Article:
Sunday, June 5, 2011

Heaven Is Silly

So I'm rusty writing wise, but I've been itching to get this idea out of my brain. Debate amongst yourselves! Or with me. Or with yourself. It's all good.


"I regard the brain as a computer which will stop working when its components fail. There is no heaven or afterlife for broken down computers; that is a fairy story for people afraid of the dark," -Stephen Hawking

“Over the course of human evolution, as each group of people became gradually aware of the enormity of its isolation in the cosmos and of the precariousness of its hold on survival, it developed myths and beliefs to transform the random, crushing forces of the universe into manageable, or at least understandable, patterns. One of the major functions of every culture has been to shield its members from chaos, to reassure them of their importance and ultimate success.” - Mihaly Csikszentmihalyi, Flow

It is in our nature to question, and that makes us different from every other organism on the planet (that we know of). That may be a good case for divine intervention having a hand in our creation, but disproving the existence of god and/or an afterlife is a fruitless task and not what I’m concerned with. Despite our inquisitive natures it seems we are often reluctant to question our cultural traditions and beliefs and instead rationalize them to a comical level. When I was a kid, I believed in Santa Claus, the Tooth Fairy and the Easter Bunny. On my way to adulthood I stopped believing in them because, well, they're NOT REAL (though I was thoroughly disappointed. I mean, a fairy that pays you for a naturally occurring process you have no control over? How about a period fairy? Hell to the yes.) I think we would do well to question our beliefs a little more often, specifically the belief in an afterlife. But then, Santa Claus isn’t the last bastion between the tiny speck of dust in the cosmos that is humanity and nothingness. Belief in an afterlife can be that cozy warm blanket keeping the never-ending night at bay. What people may not realize is that such a belief, while heartening, can also reinforce negative patterns.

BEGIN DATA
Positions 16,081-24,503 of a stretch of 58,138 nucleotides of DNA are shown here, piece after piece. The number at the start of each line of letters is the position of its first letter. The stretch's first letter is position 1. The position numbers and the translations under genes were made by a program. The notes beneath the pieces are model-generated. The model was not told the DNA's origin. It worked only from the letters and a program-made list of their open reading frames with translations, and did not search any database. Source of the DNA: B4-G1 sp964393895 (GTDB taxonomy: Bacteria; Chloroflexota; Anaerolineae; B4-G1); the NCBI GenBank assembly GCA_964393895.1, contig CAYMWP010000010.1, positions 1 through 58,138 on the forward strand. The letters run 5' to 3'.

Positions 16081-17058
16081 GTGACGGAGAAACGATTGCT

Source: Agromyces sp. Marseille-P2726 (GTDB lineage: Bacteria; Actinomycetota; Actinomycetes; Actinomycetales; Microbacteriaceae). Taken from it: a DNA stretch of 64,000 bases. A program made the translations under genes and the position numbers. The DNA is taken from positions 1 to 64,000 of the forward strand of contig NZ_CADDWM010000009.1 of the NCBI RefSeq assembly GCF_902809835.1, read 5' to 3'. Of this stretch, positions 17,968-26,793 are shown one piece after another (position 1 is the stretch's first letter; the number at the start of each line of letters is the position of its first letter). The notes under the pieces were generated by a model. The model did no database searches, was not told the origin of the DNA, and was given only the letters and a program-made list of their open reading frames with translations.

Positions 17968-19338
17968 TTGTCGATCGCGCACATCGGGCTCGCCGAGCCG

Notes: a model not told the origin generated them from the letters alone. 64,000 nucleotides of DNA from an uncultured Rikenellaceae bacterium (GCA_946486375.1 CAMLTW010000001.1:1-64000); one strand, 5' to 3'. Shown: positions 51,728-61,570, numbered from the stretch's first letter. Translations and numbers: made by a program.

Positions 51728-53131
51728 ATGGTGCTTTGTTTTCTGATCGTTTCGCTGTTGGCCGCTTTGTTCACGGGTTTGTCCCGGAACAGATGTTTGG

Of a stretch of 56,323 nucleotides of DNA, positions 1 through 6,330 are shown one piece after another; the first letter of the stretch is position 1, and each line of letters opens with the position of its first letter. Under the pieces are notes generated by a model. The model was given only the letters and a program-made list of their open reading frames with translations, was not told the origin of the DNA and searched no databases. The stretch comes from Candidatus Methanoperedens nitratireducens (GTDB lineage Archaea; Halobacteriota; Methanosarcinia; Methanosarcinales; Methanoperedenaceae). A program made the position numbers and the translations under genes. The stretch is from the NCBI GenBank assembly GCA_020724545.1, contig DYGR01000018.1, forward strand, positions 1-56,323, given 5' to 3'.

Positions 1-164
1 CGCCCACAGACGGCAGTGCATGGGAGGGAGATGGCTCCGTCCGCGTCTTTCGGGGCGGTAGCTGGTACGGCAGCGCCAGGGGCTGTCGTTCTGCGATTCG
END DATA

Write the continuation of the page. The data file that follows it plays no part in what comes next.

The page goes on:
We are taught that many shitty things are simply “a part of life.” And that’s that. Of course, there’s not a whole lot you can do about your taxes and that sort of outside circumstance, but it seems like people just sort of accept the status quo of life without ANY challenge. Perhaps our complacency is in part due to the ingrained belief that one day, somehow, everything will be alright. One day, when we die, God/whoever will welcome us into heaven and all the parking tickets and traffic and bad sex and unfulfilling jobs and hunger and disease and war and all the shit we put up with in our corporeal lives will have been worth it. If it were true, it would be AWESOME. Seventy odd years of on-off suffering with occasional sparkly moments of joy in exchange for a never-ending Ecstasy trip when I kick the bucket? Sign. Me. Up.

(More after the JUMP. JUMP! JUMP, YOU FOOLS!)

But, I am a little baffled by the absolute faith thing. I’m baffled by mature, responsible, rational, intelligent adults believing in a magical sky kingdom for dead people. Not that it’s not possible, but it seems foolish to bet your entire existence on it. And I used to be Pretty Damn Catholic, so I sort of get it, it feels good. I guess it makes sense that Christianity (the religion with probably the most influence on American life), a religion based on enforcing its beliefs through fear mongering (Don’t Touch Yourself There, You’ll Go to Hell!) would base one of its central tenants on one of humanity’s greatest fears: that of the big bad unknown. Belief in Heaven is the ultimate coping mechanism.

We are the tiniest of krill in the cosmos. So tiny sometimes my brain just starts hurting thinking about it and I drown my existential sorrows in Netflix Instant Watch. We are terrified by our completely inconsequential nature in the grand scheme of the universe and thus have to make up a story that features us as the protagonist. We desperately cling to our ideas of a god and an afterlife in part because it makes humanity inherently worth something (ie, there is a place made only for humans after death) and makes us something more than every other organism on the planet. The alternative being that being human means nothing more than being a butterfly; we simply are. We are not better, we are not chosen, we are not the favorite. If we have been granted specialness by an outside force, then we do not need to do anything to make us worthwhile, we are important for simply existing. But this does not bring true enjoyment of life, true happiness. I will not pretend to know exactly what “true happiness” is, but the system as it exists encourages us to be lazy, arrogant, wasteful, ungrateful and does nothing to bring real enjoyment or appreciation to our lives. It cripples us and keeps us from pursuing things that might actually make us happy.